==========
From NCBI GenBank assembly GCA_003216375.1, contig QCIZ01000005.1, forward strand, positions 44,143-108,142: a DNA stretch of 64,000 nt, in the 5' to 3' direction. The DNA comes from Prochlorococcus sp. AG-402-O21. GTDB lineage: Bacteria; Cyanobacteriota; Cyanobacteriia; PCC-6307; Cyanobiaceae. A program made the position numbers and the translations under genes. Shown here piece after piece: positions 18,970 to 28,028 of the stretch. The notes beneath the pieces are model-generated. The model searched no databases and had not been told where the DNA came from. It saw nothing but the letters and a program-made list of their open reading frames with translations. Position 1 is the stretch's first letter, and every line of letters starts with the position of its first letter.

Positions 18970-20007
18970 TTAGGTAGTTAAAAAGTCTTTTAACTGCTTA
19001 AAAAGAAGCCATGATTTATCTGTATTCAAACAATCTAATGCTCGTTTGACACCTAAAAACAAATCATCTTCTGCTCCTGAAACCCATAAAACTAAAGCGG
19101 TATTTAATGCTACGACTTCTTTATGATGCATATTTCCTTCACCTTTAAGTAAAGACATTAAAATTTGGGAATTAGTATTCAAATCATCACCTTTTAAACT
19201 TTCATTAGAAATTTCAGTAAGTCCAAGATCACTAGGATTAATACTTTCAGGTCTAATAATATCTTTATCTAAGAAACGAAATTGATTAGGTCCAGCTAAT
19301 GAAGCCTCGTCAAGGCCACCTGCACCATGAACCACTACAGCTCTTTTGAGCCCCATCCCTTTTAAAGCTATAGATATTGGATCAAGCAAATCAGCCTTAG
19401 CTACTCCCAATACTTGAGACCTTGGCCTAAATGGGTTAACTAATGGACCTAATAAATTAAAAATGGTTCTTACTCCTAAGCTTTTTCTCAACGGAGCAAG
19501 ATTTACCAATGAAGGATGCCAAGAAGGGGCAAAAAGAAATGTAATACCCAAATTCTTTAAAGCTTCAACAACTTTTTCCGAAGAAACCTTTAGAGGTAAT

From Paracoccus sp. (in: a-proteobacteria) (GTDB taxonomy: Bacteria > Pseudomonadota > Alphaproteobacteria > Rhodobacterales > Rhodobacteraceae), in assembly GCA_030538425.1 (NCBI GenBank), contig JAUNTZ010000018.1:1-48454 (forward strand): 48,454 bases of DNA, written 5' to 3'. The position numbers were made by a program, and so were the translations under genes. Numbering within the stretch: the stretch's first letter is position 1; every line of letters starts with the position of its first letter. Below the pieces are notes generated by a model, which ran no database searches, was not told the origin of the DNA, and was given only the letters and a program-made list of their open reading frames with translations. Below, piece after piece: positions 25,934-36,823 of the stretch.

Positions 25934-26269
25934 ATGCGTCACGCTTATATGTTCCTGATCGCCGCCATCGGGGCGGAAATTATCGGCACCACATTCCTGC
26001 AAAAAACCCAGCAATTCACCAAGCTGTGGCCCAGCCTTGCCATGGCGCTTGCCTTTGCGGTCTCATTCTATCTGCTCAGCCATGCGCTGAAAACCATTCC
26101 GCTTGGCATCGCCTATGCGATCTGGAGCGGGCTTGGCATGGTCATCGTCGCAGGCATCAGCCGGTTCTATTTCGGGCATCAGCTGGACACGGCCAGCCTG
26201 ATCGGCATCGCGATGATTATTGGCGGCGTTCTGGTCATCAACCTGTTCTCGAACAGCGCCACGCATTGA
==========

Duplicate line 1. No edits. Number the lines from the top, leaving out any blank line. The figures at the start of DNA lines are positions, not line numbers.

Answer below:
From NCBI GenBank assembly GCA_003216375.1, contig QCIZ01000005.1, forward strand, positions 44,143-108,142: a DNA stretch of 64,000 nt, in the 5' to 3' direction. The DNA comes from Prochlorococcus sp. AG-402-O21. GTDB lineage: Bacteria; Cyanobacteriota; Cyanobacteriia; PCC-6307; Cyanobiaceae. A program made the position numbers and the translations under genes. Shown here piece after piece: positions 18,970 to 28,028 of the stretch. The notes beneath the pieces are model-generated. The model searched no databases and had not been told where the DNA came from. It saw nothing but the letters and a program-made list of their open reading frames with translations. Position 1 is the stretch's first letter, and every line of letters starts with the position of its first letter.